@   ensures (_message_text == text || _message_text == null) 
  @       && _text_set; // Assertion1
  @ also
  @ public exceptional_behavior
  @   signals (Exception e) (e instanceof InvalidArgumentException
  @      || e instanceof MessageSizeExceededException) &&
  @     _text_set == \old(_text_set) 
  @     && _message_text == \old(_message_text); 
  @     // Assertion2 and Assertion3
public void setText(String text) 
  throws InvalidArgumentException, MessageSizeExceededException; 

The description is somewhat (very) liberal in the case of formulation Assertion2 and Assertion3, but it can be made more strict later. Apart from this the description expresses what the API spec says...


So we have one setter and the corresponding getter method specified. Before checking the correctness of the implementation, we need to give a representation of the _message_text model field in class TextMessageImpl. This is a piece of cake as class TextMessageImpl stores the message in a String field. We use a representation function to bind them together:

public class TextMessageImpl extends SmsMessageImpl implements TextMessage {
  //@ represents _message_text <- messageText;
  private String messageText = null;

We also need to deal with _text_set specification field. It is initialized to value false, and it's value must be changed to true, if the message text is successfully set. So let's extend the implementation of method setText(String) with a simple annotation:

public void setText(String text)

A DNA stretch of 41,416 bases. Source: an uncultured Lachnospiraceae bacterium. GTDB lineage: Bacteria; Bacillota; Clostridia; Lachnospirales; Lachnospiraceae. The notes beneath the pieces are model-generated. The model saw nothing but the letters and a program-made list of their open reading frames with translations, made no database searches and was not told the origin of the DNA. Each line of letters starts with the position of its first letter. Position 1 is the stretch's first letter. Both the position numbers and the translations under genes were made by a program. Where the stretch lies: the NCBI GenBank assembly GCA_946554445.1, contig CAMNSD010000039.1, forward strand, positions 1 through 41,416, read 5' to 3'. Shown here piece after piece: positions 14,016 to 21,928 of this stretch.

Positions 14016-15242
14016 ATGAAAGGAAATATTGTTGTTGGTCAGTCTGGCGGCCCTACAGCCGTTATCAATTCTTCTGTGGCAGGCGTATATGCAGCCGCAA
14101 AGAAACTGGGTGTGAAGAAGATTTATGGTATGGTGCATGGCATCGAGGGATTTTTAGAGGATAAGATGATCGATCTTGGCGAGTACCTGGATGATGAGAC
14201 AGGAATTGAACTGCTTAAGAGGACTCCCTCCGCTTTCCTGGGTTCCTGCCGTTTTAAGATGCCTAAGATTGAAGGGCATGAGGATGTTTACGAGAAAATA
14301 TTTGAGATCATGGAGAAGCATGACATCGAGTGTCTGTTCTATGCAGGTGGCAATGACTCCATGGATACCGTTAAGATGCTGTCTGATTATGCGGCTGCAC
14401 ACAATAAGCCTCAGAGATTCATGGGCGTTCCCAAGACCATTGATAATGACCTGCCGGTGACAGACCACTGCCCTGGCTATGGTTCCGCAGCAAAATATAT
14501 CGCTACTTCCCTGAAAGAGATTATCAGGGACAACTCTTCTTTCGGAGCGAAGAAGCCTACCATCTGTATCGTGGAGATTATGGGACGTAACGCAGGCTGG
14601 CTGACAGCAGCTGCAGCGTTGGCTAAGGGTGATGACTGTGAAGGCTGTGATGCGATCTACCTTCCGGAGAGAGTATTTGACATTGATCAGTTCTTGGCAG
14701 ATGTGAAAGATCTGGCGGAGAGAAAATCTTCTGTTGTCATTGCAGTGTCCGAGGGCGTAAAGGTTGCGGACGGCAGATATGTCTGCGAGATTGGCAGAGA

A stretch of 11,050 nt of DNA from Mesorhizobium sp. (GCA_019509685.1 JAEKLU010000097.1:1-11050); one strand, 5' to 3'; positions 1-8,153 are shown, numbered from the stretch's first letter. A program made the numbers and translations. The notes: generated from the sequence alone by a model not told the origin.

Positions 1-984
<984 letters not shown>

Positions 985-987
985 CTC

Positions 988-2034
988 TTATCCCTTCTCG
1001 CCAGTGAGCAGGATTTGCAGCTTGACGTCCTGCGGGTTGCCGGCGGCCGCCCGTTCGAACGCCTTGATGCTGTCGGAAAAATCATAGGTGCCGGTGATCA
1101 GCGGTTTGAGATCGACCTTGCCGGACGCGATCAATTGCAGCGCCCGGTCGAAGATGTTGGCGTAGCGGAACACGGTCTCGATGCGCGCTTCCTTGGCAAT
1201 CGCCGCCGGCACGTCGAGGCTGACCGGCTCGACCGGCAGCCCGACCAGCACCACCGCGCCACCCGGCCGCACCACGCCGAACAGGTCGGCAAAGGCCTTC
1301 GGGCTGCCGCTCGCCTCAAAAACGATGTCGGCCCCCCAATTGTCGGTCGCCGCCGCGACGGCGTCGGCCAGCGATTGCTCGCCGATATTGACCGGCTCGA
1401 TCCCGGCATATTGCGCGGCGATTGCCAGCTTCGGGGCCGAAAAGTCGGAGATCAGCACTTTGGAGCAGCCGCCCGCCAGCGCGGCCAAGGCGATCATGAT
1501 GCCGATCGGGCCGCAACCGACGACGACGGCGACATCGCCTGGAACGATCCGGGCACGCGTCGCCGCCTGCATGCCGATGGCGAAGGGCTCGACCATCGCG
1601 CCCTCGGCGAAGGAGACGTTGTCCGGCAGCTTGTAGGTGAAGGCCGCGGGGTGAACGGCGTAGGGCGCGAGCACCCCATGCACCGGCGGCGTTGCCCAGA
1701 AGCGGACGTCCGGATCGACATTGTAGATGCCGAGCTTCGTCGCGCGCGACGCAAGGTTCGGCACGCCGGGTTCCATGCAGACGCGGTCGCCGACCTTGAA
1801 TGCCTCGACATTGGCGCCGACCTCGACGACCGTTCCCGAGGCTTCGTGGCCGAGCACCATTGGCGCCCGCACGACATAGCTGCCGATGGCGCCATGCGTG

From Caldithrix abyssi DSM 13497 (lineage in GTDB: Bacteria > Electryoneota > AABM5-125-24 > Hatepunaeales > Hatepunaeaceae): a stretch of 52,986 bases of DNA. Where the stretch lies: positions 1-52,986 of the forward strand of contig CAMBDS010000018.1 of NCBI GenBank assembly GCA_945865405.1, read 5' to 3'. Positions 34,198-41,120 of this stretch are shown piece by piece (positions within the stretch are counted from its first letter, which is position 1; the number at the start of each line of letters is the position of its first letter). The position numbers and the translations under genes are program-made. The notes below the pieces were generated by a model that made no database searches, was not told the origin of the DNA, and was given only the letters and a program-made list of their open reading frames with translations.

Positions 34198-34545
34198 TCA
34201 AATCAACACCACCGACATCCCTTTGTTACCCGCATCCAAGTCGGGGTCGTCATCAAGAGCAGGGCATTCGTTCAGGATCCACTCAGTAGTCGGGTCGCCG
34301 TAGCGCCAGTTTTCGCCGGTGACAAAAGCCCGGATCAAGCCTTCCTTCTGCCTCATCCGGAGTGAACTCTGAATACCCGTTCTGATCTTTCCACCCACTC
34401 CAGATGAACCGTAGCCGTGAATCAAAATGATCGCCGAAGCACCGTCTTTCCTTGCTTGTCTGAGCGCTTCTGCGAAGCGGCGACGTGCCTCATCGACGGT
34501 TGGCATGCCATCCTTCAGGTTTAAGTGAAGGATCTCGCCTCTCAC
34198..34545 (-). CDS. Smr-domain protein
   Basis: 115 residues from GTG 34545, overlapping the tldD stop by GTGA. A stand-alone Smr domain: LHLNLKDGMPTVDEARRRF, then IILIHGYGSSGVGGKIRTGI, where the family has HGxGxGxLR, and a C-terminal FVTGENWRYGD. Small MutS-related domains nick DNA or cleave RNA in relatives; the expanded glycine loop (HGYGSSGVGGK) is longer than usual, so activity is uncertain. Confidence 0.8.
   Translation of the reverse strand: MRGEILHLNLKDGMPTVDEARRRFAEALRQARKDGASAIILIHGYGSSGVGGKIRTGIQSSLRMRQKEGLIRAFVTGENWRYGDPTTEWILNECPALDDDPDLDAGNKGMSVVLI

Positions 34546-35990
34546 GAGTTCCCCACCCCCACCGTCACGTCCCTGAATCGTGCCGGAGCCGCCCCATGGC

throws InvalidArgumentException, MessageSizeExceededException {
    //@ set _text_set = true;

The moment of truth!

What have we achieved so far? Based on the API specification we have provided a formal description of methods getText() and setText(String), and we have also given a representation of the model and specification fields. Let's see whether or not the SAMS reference implementation (RI) is correct and complies with the specification. (We could do this by running the TCK, but this article is about formal methods, isn't it? So, some other time...)

To check the correctness of the RI, we run ESC/Java2 in directory JSR212_RI:

$ escj -cp src/

  getText() ...
    [0.061 s 12850496 bytes]  passed 
  setText(java.lang.String) ...
  Caution: Not checking body of anonymous 
class (subclass of Rollback)
        new Rollback() {
    [0.504 s 13376272 bytes]  passed


Ugh, bad news. We have to do something with the anonymous classes. Quick and dirty solution: just for now, create a new method containing the problematic code-fragment.

public void setText(String text) 
  throws InvalidArgumentException, MessageSizeExceededException {
    String oldValue = messageText;

    messageText = text;

    if (!check((messageText != null)
     && ((oldValue == null) || ((oldValue != null)